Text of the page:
June 15, 2009
Apologies for the long absence, but the MBA is officially over (Free at last! Free at last! Thank God Almighty, we are free at last!) and I’m thinking how to best move forward with the blog. I’ve got several ideas and it’s just a matter of finding the right approach. I do know that it will be more personal (so far the target audience has been students, particularly my fellow classmates, with the content focused on timely stories across the entire spectrum of PE).
Anyway, here’s a fantastically jaded (and unfortunately all too accurate in many cases), take on 13 things you’ll never hear a VC say:
April 29, 2009
The NVCA has just released a four-pillared plan to help revive the venture-backed IPO market. Their argument is that the cause of the current dearth in companies going public lies beyond the severe economic downturn, and that certain systematic issues (such as Sarbanes-Oxley, the Spitzer Decree, etc.) are playing a larger role in creating these doldrums. In reality though, I think it’s a combination of the two. While yes, they’re right in pointing out regulatory problems, one can’t overlook the simple fact that a severe recession is bad for a company looking to IPO.
The plan brings up some excellent points and I particularly liked their emphasis on the VC “ecosystem”. Many of the boutique’s present in the 1990’s have disappeared and the playing field of advisory services is more homogeneous than before. The under $50 million IPO has become a rarity (though I think this has just as much to do with some VCs trying to hold off for a bigger payday as it does with large I-Banks and a lack of small-cap sellside analysts), and I was surprised that law firms weren’t touched on. Of all the advisory costs for small companies, legal fees are the ones that have risen the most over the past ten years. I also think that the new private market platforms (such as InsideVenture, SecondMarket, etc.) will be an interesting space to watch develop over the next few years.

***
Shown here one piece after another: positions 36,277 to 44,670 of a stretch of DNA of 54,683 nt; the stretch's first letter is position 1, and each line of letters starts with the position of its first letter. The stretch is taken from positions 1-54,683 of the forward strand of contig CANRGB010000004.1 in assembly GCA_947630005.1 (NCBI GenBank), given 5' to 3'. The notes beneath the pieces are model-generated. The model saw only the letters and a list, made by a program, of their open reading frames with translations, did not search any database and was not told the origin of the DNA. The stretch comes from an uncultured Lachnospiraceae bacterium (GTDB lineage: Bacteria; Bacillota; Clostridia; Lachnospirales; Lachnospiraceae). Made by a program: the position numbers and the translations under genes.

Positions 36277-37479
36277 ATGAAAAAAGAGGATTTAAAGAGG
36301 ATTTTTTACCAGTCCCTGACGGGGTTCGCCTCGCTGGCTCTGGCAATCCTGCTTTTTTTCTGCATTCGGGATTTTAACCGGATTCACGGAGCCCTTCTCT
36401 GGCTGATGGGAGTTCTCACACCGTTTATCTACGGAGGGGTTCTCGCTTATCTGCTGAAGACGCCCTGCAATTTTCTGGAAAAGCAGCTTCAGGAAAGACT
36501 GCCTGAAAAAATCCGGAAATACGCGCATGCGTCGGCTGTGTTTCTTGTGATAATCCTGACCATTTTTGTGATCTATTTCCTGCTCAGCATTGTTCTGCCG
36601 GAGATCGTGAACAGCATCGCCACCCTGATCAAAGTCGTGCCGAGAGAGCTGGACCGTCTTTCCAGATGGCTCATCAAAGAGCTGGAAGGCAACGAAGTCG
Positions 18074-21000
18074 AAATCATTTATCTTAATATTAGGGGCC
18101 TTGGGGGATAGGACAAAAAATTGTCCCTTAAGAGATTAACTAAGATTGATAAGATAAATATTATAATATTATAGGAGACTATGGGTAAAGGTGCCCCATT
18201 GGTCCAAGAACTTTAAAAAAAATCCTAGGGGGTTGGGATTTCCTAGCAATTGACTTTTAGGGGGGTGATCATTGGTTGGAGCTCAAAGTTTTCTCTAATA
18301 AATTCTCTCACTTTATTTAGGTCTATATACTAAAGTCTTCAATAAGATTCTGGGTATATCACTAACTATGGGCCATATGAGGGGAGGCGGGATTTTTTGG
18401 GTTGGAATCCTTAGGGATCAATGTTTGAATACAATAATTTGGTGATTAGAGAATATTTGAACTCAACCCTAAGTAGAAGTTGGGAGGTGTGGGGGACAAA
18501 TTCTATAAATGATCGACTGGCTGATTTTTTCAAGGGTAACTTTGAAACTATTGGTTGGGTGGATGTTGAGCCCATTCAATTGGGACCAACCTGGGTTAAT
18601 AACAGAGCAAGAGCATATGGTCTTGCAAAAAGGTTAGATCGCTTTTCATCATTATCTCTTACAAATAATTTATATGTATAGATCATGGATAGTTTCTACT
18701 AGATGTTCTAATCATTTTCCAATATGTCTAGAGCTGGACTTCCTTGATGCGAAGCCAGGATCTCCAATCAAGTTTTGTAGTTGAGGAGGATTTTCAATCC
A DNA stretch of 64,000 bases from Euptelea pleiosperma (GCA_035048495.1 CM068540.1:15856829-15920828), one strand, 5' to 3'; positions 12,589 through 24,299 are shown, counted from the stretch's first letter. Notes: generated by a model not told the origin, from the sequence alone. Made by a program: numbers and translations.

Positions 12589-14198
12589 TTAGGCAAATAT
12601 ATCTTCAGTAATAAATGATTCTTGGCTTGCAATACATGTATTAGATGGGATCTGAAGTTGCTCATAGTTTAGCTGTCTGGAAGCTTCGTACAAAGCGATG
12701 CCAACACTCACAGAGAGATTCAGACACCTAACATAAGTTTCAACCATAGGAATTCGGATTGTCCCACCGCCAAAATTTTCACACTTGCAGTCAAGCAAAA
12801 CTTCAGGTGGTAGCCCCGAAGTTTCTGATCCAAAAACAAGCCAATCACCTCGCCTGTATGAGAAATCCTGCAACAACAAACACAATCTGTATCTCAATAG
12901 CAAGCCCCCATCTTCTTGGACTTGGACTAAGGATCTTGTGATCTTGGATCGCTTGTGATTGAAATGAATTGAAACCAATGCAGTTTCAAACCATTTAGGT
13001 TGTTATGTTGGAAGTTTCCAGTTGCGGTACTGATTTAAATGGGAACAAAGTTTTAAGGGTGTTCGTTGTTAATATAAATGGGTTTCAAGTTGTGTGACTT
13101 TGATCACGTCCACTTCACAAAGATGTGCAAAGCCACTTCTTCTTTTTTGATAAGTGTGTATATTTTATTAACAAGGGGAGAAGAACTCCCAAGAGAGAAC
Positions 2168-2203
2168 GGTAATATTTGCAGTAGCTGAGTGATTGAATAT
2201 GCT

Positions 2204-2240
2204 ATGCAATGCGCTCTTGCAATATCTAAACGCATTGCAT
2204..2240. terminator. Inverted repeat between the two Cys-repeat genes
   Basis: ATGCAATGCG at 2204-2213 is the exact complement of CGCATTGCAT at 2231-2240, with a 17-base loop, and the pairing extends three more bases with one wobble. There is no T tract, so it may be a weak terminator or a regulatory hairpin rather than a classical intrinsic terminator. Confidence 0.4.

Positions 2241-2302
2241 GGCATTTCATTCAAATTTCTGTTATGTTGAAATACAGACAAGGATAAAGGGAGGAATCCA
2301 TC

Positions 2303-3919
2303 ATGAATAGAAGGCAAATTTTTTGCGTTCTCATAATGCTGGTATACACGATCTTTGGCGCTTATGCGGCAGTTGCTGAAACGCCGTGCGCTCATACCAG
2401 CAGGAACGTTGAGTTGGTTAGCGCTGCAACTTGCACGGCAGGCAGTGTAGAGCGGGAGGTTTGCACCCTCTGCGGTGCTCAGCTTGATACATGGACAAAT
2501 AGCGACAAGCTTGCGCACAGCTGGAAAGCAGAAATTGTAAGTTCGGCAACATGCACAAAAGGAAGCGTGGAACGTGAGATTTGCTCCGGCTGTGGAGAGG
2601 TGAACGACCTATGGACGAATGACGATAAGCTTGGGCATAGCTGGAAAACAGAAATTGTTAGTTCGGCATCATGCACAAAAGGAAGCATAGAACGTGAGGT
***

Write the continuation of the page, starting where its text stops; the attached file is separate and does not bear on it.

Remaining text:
Anyway, here’s the presentation.
And the press release:
April 11, 2009
Here’s a great presentation that one of the guys at DFJ Gotham Ventures (Danny Schultz) gave to his son’s 5th grade class in order to explain venture capital. It could probably help some business school students understand the world of VC as well!